Books

10 LGBTQ+ Books to Read in 2022

Cover art by Amalas Rosa, Design by Liz Dresner

The only thing better than reading a book is reading a gay book. Never had the pleasure? Well, you’re in luck because we’ve compiled a list of 10 essential new LGBTQ+ books to change that for you. This list has been carefully curated to ensure that there’s something for everybody—because reading is what? Fundamental.

1. This Poison Heart Series

Starting off strong by giving you two incredible books in one series. The This Poison Heart series by Kalynn Bayron follows Briseis, a girl with a unique and deadly gift. She can grow plants from tiny seeds to rich blooms with a single touch. When her aunt dies, she leaves Briseis, a crumbling estate in rural New York. There Briseis hopes to hone her abilities and harness her powers. She gets more than she bargained for with dark secrets, a centuries-old curse, and the deadliest plant on earth. The sequel, This Wicked Fate, was published in 2022, so there is plenty more to explore once you devour the first book. The series, which centers on a young Black protagonist, elegantly incorporates LGBTQ+ themes, including non-binary characters. This series is a great place to start if you love contemporary YA fantasy as much as we do.

Related | 5 Uplifting LGBTQ Books You Should Read

This Poison Heart Series

Read This Poison Heart: Bookshop | Amazon | IndieBound
Read This Wicked Fate: Bookshop | Amazon | IndieBound

2. Obie Is Man Enough

If you’re looking for something a little more grounded in reality, then look no further. Author Schuyler Bailar drew from his own experiences to write his first book but added elements to give his protagonist a version of childhood that Bailar never had. Obie is a Korean-American middle school student who has always felt at home in the water. He is an amazing swimmer trying to make the Junior Olympics. He is also transgender. As he contends with the pressures of school, bullying, competition, and his first crush, Obie is determined to prove himself. Be aware that Obie deals with quite a bit of transphobia in this book. If that might be difficult for you, be sure to take breaks when you need them. Although this book came out last year, we can’t help but shout out Bailar’s fantastic inaugural work. We can’t wait to see more.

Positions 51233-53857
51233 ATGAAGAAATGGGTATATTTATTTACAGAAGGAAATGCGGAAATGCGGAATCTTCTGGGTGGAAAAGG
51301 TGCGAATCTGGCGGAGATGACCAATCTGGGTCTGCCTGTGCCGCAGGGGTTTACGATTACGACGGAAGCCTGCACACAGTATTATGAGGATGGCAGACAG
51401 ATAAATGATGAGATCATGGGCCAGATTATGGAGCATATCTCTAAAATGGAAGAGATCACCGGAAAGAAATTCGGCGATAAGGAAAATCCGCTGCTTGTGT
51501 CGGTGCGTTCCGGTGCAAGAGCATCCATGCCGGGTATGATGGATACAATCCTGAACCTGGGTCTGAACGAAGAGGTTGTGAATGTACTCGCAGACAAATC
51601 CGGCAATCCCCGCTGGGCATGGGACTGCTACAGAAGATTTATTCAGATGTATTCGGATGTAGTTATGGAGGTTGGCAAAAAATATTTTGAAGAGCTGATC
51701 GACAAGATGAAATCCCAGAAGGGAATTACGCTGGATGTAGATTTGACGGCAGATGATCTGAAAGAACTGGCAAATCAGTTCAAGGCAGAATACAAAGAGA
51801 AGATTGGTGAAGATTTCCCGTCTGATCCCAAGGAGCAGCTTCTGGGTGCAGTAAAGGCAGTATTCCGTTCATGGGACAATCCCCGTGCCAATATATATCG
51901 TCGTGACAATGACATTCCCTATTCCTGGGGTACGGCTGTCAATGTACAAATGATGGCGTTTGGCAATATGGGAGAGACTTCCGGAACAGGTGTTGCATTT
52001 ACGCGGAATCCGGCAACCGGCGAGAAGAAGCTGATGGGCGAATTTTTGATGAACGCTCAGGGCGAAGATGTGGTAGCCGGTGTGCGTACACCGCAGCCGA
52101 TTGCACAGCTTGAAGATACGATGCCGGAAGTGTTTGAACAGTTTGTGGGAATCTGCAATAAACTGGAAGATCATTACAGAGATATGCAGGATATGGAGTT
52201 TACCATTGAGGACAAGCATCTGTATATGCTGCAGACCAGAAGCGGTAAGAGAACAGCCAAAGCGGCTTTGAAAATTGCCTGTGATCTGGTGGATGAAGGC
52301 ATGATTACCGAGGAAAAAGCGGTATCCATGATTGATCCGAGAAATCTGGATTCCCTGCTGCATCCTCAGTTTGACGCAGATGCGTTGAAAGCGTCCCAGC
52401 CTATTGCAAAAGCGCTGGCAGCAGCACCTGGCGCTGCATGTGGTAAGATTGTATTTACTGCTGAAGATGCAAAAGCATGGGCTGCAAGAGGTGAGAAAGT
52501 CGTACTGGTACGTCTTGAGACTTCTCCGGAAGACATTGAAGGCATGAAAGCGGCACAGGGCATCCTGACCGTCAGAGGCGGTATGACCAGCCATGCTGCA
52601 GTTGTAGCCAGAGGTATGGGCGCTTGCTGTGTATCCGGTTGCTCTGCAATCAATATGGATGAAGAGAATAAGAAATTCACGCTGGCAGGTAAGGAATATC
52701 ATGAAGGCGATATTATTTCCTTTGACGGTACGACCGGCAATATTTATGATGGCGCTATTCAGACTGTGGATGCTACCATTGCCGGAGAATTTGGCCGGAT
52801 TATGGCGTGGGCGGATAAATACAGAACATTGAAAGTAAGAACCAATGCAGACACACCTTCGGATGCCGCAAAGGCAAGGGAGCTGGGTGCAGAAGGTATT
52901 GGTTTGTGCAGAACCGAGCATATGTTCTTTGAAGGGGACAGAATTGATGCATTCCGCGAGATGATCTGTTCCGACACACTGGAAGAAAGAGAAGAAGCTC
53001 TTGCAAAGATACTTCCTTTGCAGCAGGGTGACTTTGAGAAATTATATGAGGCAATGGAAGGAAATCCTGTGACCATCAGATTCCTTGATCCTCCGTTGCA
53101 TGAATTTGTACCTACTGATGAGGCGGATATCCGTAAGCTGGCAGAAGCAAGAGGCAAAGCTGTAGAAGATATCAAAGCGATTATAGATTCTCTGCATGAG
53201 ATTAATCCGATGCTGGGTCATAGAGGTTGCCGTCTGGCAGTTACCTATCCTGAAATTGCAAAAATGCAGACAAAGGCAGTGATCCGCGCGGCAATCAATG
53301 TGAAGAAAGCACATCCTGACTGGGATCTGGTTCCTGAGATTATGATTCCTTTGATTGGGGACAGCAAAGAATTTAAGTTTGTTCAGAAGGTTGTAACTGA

Obie Is Man Enough

Read Obie Is Man Enough: Bookshop | Amazon | IndieBound

3. You Made a Fool of Death with Your Beauty

On the heels of their last book, The Death of Vivek Oji, Nigerian writer Akwaeke Emezi is back with another book written from a deeply queer perspective. This deeply genuine novel follows Feyi as she heals from the trauma of widowhood and finds new love. Her best friend decides to help Feyi get back into the dating scene, but Feyi finds herself deep in a complicated love triangle. After a steamy night in Brooklyn, she develops feelings for Nasir. Soon after, on a visit to an idyllic island, she locks eyes with his father Alim. Emezi’s work artfully explores desire, devotion, love, loyalty, and morality themes. The book also features a supportive queer friendship and two bisexual main characters. This is an essential read, and Amazon Studios has already won the right to adapt the book into a feature film. Do yourself a favor and pick this one up.

You Made a Fool of Death with Your Beauty

Read You Made a Fool of Death with Your Beauty: Bookshop | Amazon | IndieBound

4. Icebreaker